To the editor:
Gabriel and Robin Greenspan's letter, "Abortion permanently separates babies, parents" (Eagle, Jan. 21), is a perfect example of the emotionally overwrought pieces of false information that have been used for decades to try to shame women and keep them from having control of their own bodies, lives and health. The Greenspans' impassioned letter boldly compares pregnancy termination to the horrific policy of separating immigrant children from their parents at the border, and refers to abortion as "the killing of a baby."
A fetus, however, is very different from a child or a baby. It is not a human but a potential human, just as an egg and a sperm hold pieces of the potential human. A woman sheds part of a potential human every month during menses. A teenage boy sheds abundant portions of potential humans on a regular basis. But if you take a walk in any cemetery, you will see that for as long as humans have been documenting other humans' lives, it is the moment of birth that has been used to mark the beginning of life, not the moment of conception. Conception is a powerful, mysterious moment, for sure, but so are the thousands of beautiful amazing transformations of the embryo that continue long after that, as well as the remarkable transformations that continue as we grow from infants into children, adolescents and adults.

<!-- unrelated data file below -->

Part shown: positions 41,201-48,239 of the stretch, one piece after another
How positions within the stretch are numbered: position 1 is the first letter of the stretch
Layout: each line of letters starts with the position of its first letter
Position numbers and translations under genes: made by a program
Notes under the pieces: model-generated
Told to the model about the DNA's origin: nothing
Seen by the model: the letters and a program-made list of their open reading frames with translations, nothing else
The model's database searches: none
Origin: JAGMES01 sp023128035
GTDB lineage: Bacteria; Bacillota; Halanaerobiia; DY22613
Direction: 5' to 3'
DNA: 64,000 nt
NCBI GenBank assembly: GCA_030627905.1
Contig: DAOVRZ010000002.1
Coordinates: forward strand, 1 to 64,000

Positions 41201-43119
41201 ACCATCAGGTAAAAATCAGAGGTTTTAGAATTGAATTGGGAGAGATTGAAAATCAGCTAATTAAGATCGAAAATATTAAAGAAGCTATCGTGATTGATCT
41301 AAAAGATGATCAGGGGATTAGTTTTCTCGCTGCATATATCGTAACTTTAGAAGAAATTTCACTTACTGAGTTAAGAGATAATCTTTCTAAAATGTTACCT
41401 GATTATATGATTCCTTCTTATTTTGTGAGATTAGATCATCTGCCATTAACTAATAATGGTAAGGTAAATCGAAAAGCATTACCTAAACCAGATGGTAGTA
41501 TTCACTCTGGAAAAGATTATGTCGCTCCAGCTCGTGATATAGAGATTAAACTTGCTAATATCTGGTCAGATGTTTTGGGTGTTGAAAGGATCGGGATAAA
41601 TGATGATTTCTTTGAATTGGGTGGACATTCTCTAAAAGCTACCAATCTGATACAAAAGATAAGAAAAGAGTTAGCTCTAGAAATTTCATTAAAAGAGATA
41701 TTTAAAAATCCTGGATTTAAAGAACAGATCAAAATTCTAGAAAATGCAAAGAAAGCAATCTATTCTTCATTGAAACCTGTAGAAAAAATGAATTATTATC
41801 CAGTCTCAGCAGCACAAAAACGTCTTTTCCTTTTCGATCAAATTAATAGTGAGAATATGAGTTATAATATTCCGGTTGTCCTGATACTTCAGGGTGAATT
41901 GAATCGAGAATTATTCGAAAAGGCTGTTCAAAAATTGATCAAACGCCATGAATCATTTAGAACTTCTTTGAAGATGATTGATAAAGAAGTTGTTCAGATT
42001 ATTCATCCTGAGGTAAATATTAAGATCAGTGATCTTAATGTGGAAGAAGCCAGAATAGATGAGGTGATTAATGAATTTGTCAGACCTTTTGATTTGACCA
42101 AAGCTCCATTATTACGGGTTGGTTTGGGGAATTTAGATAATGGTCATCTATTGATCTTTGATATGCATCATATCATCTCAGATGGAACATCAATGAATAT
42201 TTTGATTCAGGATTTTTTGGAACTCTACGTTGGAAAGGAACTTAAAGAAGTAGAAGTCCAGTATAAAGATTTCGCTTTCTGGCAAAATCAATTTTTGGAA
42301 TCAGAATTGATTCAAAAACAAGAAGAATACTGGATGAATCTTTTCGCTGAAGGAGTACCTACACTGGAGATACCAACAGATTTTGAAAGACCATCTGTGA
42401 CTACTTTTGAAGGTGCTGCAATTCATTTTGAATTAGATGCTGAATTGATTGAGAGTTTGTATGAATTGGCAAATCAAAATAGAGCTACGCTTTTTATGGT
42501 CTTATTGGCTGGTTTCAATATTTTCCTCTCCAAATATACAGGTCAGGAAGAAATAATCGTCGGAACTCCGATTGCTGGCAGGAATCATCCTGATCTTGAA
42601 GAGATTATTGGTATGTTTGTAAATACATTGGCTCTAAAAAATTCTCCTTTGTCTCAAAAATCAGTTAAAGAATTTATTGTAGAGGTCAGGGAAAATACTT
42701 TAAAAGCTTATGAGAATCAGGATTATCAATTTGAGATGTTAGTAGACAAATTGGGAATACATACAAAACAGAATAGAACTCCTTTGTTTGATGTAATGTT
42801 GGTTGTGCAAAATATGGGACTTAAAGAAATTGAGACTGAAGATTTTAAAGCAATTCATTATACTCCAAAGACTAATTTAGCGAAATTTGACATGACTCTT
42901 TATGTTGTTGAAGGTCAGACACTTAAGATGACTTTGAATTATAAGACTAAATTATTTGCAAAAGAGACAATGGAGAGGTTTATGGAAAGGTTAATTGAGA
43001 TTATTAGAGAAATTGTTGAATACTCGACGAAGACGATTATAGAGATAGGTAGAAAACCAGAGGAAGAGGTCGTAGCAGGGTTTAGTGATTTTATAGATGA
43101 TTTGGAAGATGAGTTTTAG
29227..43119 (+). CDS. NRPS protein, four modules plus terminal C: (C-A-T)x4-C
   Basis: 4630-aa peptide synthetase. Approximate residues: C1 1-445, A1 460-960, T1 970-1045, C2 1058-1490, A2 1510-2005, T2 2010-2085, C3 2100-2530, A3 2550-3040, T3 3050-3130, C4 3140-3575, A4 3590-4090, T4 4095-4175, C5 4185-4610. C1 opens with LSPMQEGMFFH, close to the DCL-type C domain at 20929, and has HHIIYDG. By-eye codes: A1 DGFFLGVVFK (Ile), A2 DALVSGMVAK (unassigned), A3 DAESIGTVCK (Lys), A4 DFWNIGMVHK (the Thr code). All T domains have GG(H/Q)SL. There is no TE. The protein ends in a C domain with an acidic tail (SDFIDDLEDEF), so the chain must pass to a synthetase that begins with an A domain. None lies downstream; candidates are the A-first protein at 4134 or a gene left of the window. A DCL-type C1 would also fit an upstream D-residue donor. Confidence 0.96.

It is true that progressions in science and our ability to transition younger and younger embryos into actual babies has made this question more complicated — and will likely continue to. But life has always been defined as the time between first inhale and last exhale. It is only in the last few decades, as women have been increasingly fighting for equal rights, equal pay and demanding sovereignty over their own bodies, that this notion of conception as the first moment of life has appeared.
I terminated a pregnancy in my early twenties, when contraception failed. I have absolutely no regret, shame or guilt about this decision whatsoever. It caused no long-term physical or emotional issues, and my soul feels quite whole, thank you very much. The real tragedy would have been if my own life's trajectory had been determined by a moment of failed contraception and truncated because I did not have the choice and the means to end that pregnancy in a safe way. As with most women who have had abortions (one in four of us, according to the Guttmacher Institute), this piece of my past is not something many people know about me. I share my story in the hopes that others may know that they, too, have nothing to hide.
If we begin to shed some of the societal shame around a woman's decision to terminate a pregnancy, perhaps we can continue to move toward creating a society of equals that respects a woman's right to determine her own fate. If not, we move back toward the dark ages and a time when women were viewed as having less value than men and certainly were not in charge of their own bodies. Oh, right, we're still there.